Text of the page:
Interference, 2011 by Nigel Cooke (b. 1973)
Maybe you’re bored, maybe you’re stuck inside, missing NCAA March Madness, watching the world’s madness through a screen. Maybe this will be a diversion. (I’m hoping it’s a diversion for me.)
I came up with a list of 64 writers that have written novels or stories that either anticipate, reflect, or otherwise describe our zeitgeist. (I realize now that I’ve forgotten a bunch, but, hey.) After a certain point, there wasn’t much thought put into seeding the tournament.
I’ll be doing running polls on Twitter for the next few days, starting today, with brackets 1-4 launching today.
Here are the brackets for Round 1:
Towards the end he sailed into an extraordinary mildness,
And anchored in his home and reached his wife
And rode within the harbour of her hand,
And went each morning to an office
As though his occupation were another island.
Goodness existed: that was the new knowledge.
His terror had to blow itself quite out
To let him see it; but it was the gale had blown him
Past the Cape Horn of sensible success
Which cries: “This rock is Eden. Shipwreck here.”
But deafened him with thunder and confused with lightning:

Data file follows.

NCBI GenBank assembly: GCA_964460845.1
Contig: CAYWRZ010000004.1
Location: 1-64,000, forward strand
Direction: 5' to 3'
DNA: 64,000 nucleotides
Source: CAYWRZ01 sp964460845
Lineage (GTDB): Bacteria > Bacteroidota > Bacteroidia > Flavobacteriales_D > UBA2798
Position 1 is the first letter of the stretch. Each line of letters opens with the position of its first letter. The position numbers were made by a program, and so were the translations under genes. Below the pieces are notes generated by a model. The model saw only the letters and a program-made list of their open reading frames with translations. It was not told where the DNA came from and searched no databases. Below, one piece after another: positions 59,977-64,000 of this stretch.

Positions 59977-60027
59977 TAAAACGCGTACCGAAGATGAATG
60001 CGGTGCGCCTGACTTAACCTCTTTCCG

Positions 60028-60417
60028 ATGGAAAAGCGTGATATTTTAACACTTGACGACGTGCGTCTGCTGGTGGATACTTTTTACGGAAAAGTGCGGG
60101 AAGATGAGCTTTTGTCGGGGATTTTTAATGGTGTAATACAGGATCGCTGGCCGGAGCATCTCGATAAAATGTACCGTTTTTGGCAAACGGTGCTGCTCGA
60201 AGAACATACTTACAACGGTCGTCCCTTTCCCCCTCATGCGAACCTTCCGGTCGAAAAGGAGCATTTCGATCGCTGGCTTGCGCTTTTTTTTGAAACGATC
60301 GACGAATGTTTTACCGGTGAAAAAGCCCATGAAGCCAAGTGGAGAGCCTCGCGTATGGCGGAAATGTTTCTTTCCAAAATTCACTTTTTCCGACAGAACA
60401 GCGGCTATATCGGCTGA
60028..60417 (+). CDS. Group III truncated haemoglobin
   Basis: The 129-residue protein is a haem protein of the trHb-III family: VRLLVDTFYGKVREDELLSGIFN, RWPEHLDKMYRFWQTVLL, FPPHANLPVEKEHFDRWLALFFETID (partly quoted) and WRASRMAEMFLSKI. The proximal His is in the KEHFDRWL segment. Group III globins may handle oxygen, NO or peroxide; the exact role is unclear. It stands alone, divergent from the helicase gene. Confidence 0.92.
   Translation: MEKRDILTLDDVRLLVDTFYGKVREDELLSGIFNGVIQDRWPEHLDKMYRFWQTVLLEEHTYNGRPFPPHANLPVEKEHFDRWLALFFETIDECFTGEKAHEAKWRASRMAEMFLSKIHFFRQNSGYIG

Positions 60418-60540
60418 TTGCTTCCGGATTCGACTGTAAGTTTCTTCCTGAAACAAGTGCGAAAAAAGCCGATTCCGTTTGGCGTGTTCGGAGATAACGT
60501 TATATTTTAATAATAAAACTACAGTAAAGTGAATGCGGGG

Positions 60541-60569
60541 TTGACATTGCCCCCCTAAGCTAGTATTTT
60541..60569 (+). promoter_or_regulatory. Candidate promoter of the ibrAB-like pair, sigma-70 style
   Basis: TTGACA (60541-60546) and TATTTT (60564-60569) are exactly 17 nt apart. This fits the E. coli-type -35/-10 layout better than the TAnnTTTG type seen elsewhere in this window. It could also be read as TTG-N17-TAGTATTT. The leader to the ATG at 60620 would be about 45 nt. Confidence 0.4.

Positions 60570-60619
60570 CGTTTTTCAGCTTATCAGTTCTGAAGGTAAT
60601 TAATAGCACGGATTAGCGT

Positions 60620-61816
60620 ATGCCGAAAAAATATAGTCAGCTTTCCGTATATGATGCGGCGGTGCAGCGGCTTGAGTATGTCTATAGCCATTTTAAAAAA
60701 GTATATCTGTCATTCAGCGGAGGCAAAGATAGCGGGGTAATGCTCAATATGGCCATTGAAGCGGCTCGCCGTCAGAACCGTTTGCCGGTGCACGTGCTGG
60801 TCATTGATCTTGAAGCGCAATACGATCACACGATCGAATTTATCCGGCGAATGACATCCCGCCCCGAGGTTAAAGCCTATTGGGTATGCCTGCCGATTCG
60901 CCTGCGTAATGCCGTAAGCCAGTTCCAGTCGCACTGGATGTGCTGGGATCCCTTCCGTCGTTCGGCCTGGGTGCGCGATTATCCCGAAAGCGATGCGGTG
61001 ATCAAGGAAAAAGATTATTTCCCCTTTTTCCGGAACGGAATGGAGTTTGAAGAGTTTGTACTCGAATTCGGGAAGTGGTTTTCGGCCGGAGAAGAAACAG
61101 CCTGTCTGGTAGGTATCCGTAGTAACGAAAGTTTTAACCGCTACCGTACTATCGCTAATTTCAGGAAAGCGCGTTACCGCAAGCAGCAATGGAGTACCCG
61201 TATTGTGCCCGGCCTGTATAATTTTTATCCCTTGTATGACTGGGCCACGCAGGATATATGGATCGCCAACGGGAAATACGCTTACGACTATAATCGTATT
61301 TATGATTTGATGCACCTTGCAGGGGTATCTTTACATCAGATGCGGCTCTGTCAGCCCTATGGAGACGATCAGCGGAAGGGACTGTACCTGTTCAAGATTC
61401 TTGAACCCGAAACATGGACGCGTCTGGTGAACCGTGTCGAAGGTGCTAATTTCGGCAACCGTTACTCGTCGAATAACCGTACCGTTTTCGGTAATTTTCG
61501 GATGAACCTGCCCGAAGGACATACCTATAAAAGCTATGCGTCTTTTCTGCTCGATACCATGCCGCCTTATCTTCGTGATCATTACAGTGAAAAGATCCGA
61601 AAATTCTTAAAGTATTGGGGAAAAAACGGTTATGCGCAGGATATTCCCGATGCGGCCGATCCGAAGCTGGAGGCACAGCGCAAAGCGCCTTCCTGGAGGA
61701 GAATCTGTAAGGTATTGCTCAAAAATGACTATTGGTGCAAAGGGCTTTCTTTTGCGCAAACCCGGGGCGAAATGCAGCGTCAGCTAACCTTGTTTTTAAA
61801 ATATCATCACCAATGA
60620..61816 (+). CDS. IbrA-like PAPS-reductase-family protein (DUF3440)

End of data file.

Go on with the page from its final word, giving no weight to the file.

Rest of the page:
–The maniac hero hunting like a jewel
The rare ambiguous monster that had maimed his sex,
The unexplained survivor breaking off the nightmare–
All that was intricate and false; the truth was simple.
Evil is unspectacular and always human,
And shares our bed and eats at our own table,
And we are introduced to Goodness every day,
Even in drawing-rooms among a crowd of faults;
He has a name like Billy and is almost perfect,
But wears a stammer like a decoration:
And every time they meet the same thing has to happen;
It is the Evil that is helpless like a lover
And has to pick a quarrel and succeeds,
And both are openly destroyed before our eyes.
For now he was awake and knew
No one is ever spared except in dreams;
But there was something else the nightmare had distorted–
Even the punishment was human and a form of love:
The howling storm had been his father’s presence
And all the time he had been carried on his father’s breast.
Who now had set him gently down and left him.
He stood upon the narrow balcony and listened:
And all the stars above him sang as in his childhood
“All, all is vanity,” but it was not the same;
For now the words descended like the calm of mountains–
–Nathaniel had been shy because his love was selfish–
Reborn, he cried in exultation and surrender
“The Godhead is broken like bread. We are the pieces.”
And sat down at his desk and wrote a story.
Wild Sunflowers, 2015 by Denis Sarazhin (b. 1982)
Who Are We Now?, 2017 by Gregory Ferrand (b. 1975)
D’Audieu, 2017 by Jonathan Leaman (b. 1954)
Troubadour, 1959 by Remedios Varo (1908-1963)
Butterfly Stories, 2012 by Falk Gernergross (b. 1973)
Hothouses I, 1917 by Léon Spilliaert (1881–1946)
Lytton Strachey. Verso: Crime and Punishment, c. 1909 by Duncan Grant (1885–1978)
Sugar and Milk, from Her Nuclear Waters by Chitra Ganesh (b. 1975)
Four Friends, 2019 by Salman Toor (b. 1983)
Untitled (Orange Pants), 2014 by Kerry James Marshall (b. 1955)
The Gift, 2017 by Victor Castillo (b. 1973)
God Judging Adam, 1795 by William Blake (1757-1827)